Friday 28 July 2017

Box-walking Harry scares the big guns

MARCUS ARMYTAGE

WHEN Paul Nicholls held a press day on Wednesday he pulled out 20 Cheltenham-bound horses for the media's admiration, a dozen of which, individually, might have been any other trainer's horse of a lifetime.

Robin Dickin, first as a jockey, and then as a trainer, has been in the sport 40 years. He only has 15 horses and, after two quiet seasons, he even gave up a row of stables and a cottage at the picturesque Alscot Park, near Stratford, so that the subsequent reduction in rent meant he could more easily keep his head above the financial waters which constantly seem to lap at the door of the small trainer.

Though he once rode in a Gold Cup, won several times at Aintree when riding for David Nicholson, trained the stallion Kadastrof and the amazing Dr Rocket, which ran in 102 chases, picking up prize-money on 88 occasions, he believes that in Restless Harry, his horse of a lifetime has finally come knocking.

His wife Claire and his vet reminded him of the time he came in after riding out Restless Harry, before he had run, saying he could not remember having ever sat on a better horse. "We laughed and accused him of short-term memory loss," recalled the vet.

It had not looked quite so rosy the morning following Restless Harry's first night at Alscot after Dickin had picked him up for 12,000 gns at Cheltenham's sale last April.

"It wasn't announced in the catalogue that he was a box-walker," remembers the trainer of his indignation at the time "but he was going round his box like a motorbike on a wall of death. But I said I wouldn't give up on him just like that -- I'd see how we got on. Then I took him out and within half a mile I was enjoying him."

The six-year-old is a quirky character. The box-walking was a one-off because it was his first night in new surroundings but he demonstrates his natural anxiety in other ways, particularly when travelling.

He is the sort of horse who may have got lost in a numbers yard. His days are spent turned out with his stablemates and the park's 120 fallow deer and he is accompanied to the races by a pony called Toby, which remains with him until he had been saddled.

"He just has a naturally high rev-counter," points out Dickin. "He wants to get on with things. Extraordinarily for one so geed-up, when you're riding him, he's like an officer's horse. He loves watching the others and I use him as a hack going up and down the string. He's fine in the lorry when it's on the go but as soon as the wheels stop moving he gets frantic. When we took him to Market Rasen for his second start we got stuck in a traffic jam for 35 minutes and he got so upset; on reflection, I shouldn't have run him."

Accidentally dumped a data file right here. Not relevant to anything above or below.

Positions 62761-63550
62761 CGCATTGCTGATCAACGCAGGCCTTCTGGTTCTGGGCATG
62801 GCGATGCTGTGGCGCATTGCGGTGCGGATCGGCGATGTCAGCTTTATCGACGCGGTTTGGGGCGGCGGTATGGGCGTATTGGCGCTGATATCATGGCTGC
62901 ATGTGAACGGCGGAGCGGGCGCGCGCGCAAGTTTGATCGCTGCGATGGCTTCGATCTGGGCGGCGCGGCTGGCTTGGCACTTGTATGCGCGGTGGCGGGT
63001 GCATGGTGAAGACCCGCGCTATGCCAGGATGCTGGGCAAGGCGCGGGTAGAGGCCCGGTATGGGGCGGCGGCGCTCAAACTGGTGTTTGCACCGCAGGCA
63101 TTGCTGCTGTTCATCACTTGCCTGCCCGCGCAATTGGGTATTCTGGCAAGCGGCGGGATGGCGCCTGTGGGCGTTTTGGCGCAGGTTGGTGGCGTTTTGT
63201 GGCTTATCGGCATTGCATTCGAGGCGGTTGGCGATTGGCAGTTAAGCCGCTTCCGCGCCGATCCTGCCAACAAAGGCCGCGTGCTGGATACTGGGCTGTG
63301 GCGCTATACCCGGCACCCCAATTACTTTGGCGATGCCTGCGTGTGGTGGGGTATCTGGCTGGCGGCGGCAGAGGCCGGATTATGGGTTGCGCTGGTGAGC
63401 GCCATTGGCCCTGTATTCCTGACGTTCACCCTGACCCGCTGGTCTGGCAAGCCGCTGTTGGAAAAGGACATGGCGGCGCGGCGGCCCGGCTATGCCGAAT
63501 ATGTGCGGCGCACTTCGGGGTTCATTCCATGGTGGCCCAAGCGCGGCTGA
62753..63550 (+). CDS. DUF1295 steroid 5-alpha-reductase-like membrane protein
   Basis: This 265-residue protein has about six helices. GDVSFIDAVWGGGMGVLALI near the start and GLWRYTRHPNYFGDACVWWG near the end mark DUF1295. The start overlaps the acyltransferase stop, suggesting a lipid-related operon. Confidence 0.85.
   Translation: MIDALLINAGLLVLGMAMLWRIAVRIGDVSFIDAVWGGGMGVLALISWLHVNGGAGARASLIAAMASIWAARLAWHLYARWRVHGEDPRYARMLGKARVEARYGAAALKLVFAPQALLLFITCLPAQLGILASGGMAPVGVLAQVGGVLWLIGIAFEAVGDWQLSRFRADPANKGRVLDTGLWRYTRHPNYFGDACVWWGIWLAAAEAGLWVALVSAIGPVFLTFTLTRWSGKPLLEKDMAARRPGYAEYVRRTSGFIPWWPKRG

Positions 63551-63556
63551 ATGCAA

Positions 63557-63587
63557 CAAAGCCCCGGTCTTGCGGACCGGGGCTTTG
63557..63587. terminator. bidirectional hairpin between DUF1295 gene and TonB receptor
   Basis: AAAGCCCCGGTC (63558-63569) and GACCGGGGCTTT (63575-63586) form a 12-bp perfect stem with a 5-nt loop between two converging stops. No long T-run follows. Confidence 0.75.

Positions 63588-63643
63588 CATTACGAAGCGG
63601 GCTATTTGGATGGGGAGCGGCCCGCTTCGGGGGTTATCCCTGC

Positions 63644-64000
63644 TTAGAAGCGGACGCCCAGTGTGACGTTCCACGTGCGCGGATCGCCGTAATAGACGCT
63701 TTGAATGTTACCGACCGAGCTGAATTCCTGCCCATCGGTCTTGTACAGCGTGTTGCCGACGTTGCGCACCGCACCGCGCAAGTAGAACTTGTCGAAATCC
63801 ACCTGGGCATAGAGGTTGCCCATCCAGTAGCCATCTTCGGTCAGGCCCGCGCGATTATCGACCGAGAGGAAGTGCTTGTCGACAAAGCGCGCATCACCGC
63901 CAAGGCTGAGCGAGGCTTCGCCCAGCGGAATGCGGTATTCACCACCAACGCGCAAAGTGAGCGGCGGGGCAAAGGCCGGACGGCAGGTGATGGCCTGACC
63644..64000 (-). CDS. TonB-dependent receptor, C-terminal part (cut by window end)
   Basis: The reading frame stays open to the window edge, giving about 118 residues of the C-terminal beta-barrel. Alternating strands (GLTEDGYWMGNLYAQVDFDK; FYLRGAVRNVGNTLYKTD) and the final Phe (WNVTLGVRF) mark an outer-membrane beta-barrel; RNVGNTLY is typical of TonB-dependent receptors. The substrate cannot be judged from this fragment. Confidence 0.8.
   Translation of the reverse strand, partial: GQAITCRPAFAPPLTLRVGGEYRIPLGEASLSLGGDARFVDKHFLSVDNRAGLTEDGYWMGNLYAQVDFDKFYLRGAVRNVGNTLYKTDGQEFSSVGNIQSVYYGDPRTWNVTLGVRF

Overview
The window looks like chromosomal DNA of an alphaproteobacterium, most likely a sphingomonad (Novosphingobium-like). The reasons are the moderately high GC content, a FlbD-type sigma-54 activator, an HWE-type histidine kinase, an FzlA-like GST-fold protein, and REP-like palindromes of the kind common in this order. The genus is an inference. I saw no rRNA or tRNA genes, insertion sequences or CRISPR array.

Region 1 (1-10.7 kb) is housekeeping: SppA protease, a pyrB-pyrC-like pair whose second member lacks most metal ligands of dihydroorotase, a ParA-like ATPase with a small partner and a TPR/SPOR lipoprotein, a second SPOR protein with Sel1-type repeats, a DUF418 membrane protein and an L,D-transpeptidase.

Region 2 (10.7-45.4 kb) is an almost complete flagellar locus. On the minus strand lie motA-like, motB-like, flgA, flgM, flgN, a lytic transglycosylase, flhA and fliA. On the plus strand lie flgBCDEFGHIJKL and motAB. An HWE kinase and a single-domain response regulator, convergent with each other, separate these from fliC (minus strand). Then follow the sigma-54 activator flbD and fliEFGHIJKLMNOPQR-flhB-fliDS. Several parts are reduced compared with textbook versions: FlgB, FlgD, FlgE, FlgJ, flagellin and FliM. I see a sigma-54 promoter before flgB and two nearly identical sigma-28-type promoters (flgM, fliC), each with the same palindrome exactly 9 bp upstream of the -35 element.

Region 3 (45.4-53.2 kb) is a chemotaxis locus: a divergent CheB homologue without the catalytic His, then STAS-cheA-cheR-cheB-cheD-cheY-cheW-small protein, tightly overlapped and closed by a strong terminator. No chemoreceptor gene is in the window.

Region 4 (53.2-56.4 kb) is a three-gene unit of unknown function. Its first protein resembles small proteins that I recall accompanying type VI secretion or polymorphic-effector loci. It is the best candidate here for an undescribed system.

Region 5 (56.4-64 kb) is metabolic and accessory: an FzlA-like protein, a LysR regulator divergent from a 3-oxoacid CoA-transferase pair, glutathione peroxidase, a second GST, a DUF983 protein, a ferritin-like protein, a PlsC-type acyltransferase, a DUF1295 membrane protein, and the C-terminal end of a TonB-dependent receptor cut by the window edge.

Held up by the weather before the Challow Hurdle, he went there "with a full tank of two-star petrol'' and still finished a good second to Reve De Sivola before winning at Cheltenham's Trials Day, which has put him right in the picture for either the Neptune Hurdle or, more likely, the Albert Bartlett.

"We kept a record of everything he did exercise-wise and was fed before winning at Cheltenham and we're replicating it again now for the Festival. He's like a big diesel: he picks up, picks up and keeps picking up in his races. It's relentless and he has a rhythm of breathing to each stride."

Finally winning a race at the Festival would be a career highlight for Dickin, 56, and his small team. "Winning there on Trials day was very special and they can't steal that from us. I'm not bullish but we're there and there will be a few frightened that we're a danger and that in itself is enough. The great thing about jumping is that racegoers are naturally drawn to the underdog. They are the sort of people who support the village shop rather than the supermarket. If Joe Bloggs wins the Derby, it's not quite the same."

The trainer's excitement is not confined to this year's Festival. "All the razzmatazz of the Festival has come sooner than we thought with him," he explains. "I'm a 0-100 man normally. This stuff doesn't normally happen to me -- beating a horse last time that Paul Nicholls described as one of his best novices, by 16 lengths. It's almost too exciting to think that in three years' time that we might have a Gold Cup horse. The job's made of dreams and here's a good reason to dream."

Telegraph

Sunday Independent

Promoted articles

Editor's Choice

Also in Sport